Maybe you all have, and I'm just slow, but it really annoys me to read an article, or hear a newscast, or read a story where ordinary words are misused. My three most annoying examples are - flaunt for flout, as in "He flaunts the law," when what is meant is "He flouts the law."

Then there's "diffuse" for "defuse" ("He diffused the bomb;" interesting way to get one through a wall, I guess).

And, finally, on a story about a revolutionary war hero, the, ahem!, reporter had the man's family standing around the grave, and referred to them as his "ancestors."

Perhaps I am just too curmudgeonly, but it seems to me that if one's words are going into a public venue, one might take a bit of care to ascertain the proper word.

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It wet my appetite.
I get irritated every time I see "sported" used to mean "had attached to it". Come on, people, sporty has a meaning, too. But my absolute obsession is the difference between convince and persuade. It's as if the word "persuade" has fallen out of the dictionary, and convince has taken on both meanings.

On the other hand, good grammar can go too far. One of my favorite young authors tags his message board posts with "This is the kind of nonsense up with which I will not put."

I had an offer of help from an editor who has worked with some old-time big names, and I won't turn any of my books over to her. To her, correctness is all, even when it doesn't suit the tone. I insist that my books be something that a trained professional can be proud of, but I won't let that make me tone-deaf. If anything is "all," it's making the reader live the story.
Your favorite young author should have the good graces to credit that paragon of literacy, Sir Winston Churchill, for that quote. Wolcott Gibbs, parodying the evah-so-clevah synatx that distinguished the prose in Time magazine, decades ago, came up with, "Backwards ran sentences until reeled the mind."

Back on track, the saddest of them all is here: "Nine American troops were killed by a roadside bomb today." When did that start? Is one soldier, therefore, a troop?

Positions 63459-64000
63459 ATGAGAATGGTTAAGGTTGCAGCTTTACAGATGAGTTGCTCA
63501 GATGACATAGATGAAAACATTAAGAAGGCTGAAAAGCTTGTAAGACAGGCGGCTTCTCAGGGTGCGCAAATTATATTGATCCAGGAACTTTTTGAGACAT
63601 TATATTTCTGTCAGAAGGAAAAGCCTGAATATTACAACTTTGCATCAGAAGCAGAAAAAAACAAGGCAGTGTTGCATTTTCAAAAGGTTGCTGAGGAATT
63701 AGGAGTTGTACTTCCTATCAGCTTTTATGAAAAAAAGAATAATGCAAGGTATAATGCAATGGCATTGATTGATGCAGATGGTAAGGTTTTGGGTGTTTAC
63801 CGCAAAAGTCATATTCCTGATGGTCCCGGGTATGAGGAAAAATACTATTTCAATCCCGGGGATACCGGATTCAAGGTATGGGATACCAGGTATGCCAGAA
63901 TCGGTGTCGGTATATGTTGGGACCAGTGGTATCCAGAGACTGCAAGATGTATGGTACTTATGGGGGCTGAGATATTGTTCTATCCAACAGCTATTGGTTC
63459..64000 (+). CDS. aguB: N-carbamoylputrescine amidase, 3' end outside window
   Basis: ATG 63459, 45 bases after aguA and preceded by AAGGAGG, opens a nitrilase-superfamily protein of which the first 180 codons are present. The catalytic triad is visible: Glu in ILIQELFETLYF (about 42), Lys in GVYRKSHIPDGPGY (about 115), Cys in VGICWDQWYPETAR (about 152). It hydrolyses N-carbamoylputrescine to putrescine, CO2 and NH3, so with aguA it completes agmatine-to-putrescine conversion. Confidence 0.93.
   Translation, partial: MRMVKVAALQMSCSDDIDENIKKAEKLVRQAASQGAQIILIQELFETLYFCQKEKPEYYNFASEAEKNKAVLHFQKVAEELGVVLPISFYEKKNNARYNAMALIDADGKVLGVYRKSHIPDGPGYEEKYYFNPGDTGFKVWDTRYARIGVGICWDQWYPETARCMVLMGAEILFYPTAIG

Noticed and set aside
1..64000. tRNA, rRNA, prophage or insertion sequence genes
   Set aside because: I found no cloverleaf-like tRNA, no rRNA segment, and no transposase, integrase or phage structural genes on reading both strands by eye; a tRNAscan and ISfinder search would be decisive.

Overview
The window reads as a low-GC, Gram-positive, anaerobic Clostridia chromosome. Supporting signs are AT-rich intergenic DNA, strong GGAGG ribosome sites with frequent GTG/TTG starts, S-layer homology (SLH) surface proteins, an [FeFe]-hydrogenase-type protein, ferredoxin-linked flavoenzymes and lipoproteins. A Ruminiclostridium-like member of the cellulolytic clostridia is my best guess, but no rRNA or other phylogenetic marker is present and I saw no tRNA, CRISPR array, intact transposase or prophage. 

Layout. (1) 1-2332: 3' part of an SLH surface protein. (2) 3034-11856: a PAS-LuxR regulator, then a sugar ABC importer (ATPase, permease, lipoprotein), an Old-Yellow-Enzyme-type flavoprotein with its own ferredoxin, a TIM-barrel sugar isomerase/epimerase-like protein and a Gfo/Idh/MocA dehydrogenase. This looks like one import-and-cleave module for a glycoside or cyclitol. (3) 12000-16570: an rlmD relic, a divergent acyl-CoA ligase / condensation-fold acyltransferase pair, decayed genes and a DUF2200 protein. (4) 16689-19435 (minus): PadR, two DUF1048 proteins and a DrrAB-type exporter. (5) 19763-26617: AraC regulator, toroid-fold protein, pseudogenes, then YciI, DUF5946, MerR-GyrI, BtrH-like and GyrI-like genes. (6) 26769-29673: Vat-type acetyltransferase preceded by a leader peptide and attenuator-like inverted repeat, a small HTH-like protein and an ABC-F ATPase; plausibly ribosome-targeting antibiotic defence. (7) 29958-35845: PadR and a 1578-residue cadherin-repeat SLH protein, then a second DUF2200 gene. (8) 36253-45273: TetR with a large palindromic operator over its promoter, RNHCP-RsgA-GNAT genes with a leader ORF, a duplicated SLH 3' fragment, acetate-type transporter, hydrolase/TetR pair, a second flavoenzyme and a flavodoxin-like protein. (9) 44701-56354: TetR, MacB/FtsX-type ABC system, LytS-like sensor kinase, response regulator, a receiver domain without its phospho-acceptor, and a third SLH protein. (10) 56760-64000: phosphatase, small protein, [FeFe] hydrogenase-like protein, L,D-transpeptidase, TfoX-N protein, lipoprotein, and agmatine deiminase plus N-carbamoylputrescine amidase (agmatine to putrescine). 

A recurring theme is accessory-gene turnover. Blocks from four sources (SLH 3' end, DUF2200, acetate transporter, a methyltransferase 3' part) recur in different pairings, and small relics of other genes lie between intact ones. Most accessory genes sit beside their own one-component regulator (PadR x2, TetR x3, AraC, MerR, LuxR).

A happier, but equally ludicrous, syntactical horror: I've heard conductors on the LIRR saying that a train would "platform in ten minutes." I guess it's parallel with a boat docking, but it's jarring.
You meant "jargon"? ;-)
I'm afraid that, when I hear "platforming" the jar is still present.
Like Bill, I recognise that quote as borrowed from Churchill's rail against the absurdity of the out-dated rule forbidding the ending of a sentence with a preposition: 'This is the sort of English up with which I will not put'. Like you, I am fed up to the back teeth with the substitution of 'persuade' with 'convince'. It 's a big favourite with advertisers over here. But it has failed to persuade me that I ought to be convinced to buy anything.
I actually have a solution, albeit a somewhat Swiftian one, for this problem. Any American citizen wishing to (a) vote, (b) obtain a driver's license or (c) get a credit card must be able to sight-read a 250-word passage from the Commentarii de Bello Gallico. In order to be an elected official, an applicant must be able to sight-read a chapter from Cicero's De Officiis.
Granted, not a very practical approach, but just think what the country would be like if it could be applied. And the first person to call me an elitist . . . gets a big hug.
You've reminded me of a story my wife's family tells of one of their retainers (they never had money, but somehow they always had servants), an old black man named Bill.

During Jim Crow, whites would keep blacks from voting by requiring a literacy test. Both races would be asked to read from a newspaper, only the black applicants' paper was in Chinese. According to the family story, Bill looked at the paper and the white poll worker asked if he knew what it said. Bill said he did.

"And what is that?"

"It says that no colored man is going to vote in Newton County, that's what it says."
I did ask one of my favorite young authors about this, and he said he has heard it might have been wrongly attributed to Churchill. Sounds like we need to know the context "in which" it can be found.
And apostrophes added when writing about plurals. AIEEEE!!
My husband works in television and what a "talent" earns in a 135 market could be lost in the cushions of your couch. They aren't called journalists or even reporters. We gets what we pays for. Of course, the new young lady on his morning show did say that the high civilian death count in Iraq was due to "secretarian" violence. (Apparently the Moslem "clericals" have everyone stirred up.)
"Decimate" when they mean "destroy."

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